Johnny Cash (February 26, 1932 - September 12, 2003) was a vastly influential American country music and rock music singer, guitarist and songwriter.
Cash was known for his deep, distinctive voice, the boom-chick-a-boom or "freight train" sound of his Tennessee Three backing band, and his dark clothing and demeanor, which earned him the nickname "The Man in Black." He started all his concerts with the simple introduction: "Hello, I'm Johnny Cash."
Much of Cash's music, especially that of his later career, echoed themes of sorrow, moral tribulation and redemption. Hits include "I Walk the Line", "Folsom Prison Blues", "Ring of Fire", "Man In Black" and a cover of the Nine Inch Nails song, "Hurt". He also recorded several humorous songs, such as "Cocaine Blues", "One Piece At A Time", "The One on the Right is on the Left" and "A Boy Named Sue"; bouncy numbers such as "Get Rhythm"; and various train-related songs, such as "The Rock Island Line".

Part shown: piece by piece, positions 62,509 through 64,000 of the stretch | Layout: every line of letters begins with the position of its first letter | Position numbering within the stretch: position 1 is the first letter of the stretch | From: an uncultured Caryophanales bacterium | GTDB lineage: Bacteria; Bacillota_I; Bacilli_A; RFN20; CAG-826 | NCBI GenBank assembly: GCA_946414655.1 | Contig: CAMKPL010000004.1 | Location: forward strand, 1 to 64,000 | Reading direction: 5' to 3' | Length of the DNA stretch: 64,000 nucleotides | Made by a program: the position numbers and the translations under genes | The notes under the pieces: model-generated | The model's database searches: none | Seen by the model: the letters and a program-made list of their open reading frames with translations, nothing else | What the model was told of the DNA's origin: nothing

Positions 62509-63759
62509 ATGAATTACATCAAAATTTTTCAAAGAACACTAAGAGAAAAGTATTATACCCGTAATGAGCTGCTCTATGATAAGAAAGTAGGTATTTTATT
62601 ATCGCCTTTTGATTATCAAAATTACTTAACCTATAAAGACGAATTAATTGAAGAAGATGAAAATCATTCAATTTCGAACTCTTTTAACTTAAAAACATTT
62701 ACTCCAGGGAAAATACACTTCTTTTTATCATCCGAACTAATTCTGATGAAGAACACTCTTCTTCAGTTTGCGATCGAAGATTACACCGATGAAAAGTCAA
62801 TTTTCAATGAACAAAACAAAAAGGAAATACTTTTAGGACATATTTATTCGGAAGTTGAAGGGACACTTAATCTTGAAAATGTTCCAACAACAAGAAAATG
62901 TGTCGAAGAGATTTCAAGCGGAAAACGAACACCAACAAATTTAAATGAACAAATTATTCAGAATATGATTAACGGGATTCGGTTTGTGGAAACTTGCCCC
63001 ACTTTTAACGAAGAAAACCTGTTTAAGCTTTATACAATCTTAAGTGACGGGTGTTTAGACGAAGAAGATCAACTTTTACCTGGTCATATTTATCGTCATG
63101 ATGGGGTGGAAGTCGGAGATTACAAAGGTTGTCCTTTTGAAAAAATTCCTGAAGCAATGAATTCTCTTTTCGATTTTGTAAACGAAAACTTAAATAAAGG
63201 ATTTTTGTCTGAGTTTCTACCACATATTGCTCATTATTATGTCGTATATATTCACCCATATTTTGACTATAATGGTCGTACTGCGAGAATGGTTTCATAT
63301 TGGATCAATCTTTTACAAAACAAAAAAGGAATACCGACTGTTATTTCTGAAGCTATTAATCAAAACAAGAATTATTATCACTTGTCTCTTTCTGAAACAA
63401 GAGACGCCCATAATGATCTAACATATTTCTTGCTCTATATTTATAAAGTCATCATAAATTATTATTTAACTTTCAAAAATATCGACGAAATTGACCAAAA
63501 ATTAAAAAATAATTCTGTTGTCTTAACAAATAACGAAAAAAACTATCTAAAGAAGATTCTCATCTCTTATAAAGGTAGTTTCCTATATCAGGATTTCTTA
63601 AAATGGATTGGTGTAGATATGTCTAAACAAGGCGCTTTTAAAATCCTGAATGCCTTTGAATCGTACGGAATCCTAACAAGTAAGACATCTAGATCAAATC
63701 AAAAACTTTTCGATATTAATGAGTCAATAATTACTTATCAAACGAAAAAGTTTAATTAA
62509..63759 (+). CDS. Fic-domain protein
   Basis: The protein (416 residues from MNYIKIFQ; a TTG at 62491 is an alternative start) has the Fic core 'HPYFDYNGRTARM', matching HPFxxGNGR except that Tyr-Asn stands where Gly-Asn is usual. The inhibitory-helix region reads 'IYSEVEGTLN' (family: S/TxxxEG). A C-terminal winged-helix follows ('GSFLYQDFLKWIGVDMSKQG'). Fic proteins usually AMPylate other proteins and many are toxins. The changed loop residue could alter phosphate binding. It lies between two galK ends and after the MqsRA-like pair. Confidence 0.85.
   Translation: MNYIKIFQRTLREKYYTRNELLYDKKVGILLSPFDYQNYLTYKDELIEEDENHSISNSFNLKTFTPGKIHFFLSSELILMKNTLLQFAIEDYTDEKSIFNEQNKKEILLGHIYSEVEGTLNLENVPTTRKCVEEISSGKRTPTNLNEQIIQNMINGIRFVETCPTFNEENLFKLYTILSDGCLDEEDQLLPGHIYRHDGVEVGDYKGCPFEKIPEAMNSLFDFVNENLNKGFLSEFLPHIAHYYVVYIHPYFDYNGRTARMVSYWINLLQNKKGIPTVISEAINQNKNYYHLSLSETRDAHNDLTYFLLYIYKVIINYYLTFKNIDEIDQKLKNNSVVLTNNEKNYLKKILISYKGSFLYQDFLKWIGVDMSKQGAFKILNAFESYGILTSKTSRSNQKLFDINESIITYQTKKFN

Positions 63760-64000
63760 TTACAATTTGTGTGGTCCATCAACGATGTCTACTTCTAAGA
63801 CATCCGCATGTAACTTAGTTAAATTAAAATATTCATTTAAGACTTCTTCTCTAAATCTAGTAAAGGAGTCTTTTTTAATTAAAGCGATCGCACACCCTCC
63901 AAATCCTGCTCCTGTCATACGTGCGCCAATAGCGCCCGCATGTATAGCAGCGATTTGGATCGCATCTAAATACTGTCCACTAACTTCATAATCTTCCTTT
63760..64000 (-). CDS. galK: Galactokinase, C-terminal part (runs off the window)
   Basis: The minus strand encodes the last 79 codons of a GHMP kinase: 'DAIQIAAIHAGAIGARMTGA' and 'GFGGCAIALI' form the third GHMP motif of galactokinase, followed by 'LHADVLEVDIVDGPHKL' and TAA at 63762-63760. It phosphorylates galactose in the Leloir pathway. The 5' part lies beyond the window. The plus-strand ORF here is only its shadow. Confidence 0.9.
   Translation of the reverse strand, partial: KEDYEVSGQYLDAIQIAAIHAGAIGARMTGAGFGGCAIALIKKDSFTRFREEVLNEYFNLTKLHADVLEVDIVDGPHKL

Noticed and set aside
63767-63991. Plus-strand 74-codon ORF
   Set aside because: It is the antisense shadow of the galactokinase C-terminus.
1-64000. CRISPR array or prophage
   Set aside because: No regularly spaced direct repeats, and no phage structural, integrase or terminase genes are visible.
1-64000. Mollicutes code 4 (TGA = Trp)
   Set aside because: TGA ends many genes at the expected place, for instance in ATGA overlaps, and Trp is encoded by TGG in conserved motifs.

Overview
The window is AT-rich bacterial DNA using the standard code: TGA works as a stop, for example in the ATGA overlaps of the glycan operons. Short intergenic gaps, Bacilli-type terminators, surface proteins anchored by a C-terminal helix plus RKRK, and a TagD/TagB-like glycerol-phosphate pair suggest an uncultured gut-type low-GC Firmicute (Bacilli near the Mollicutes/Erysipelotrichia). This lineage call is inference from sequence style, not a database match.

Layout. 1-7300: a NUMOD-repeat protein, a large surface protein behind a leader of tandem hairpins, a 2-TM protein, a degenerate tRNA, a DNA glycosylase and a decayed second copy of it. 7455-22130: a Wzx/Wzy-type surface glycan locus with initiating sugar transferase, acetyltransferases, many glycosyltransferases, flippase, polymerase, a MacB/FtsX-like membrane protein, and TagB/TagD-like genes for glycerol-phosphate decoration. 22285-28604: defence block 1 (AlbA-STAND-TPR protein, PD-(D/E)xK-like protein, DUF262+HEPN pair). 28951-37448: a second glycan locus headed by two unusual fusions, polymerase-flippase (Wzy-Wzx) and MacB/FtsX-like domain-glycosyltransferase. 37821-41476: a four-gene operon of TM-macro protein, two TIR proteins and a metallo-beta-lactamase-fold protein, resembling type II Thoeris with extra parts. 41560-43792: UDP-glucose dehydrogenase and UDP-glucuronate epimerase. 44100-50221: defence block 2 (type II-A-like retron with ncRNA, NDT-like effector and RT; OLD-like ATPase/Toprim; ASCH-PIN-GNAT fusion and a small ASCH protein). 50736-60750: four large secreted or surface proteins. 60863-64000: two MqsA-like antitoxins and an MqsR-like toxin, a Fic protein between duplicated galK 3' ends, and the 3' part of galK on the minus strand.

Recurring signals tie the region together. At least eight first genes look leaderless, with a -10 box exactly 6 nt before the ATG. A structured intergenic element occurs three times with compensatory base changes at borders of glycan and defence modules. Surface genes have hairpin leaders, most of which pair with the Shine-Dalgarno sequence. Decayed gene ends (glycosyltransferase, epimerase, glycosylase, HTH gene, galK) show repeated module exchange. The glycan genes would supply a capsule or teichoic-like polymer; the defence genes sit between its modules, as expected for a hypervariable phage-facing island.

In a career that spanned almost five decades, Cash was the personification of country music to many people around the world, despite his distaste for the Nashville mainstream. Yet, like Ray Charles, The Beatles, Bob Dylan and Elvis Presley, Cash was a musician who transcended genre. He recorded songs that could be considered rock and roll, blues, rockabilly, folk and gospel, and exerted an influence on each of those genres. Moreover, he had the unique distinction among country artists of having "crossed over" late in his career to become popular with an unexpected demographic, young indie and alternative rock fans. His diversity was evidenced by his presence in three major music halls of fame: the Rock and Roll Hall of Fame, the Country Music Hall of Fame and the Songwriters Hall of Fame. Only ten performers are in both of the first two, and only Hank Williams Sr. and Jimmie Rodgers share the honor with Cash of being in all three. His pioneering contribution to the genre has also been recognized by the Rockabilly Hall of Fame.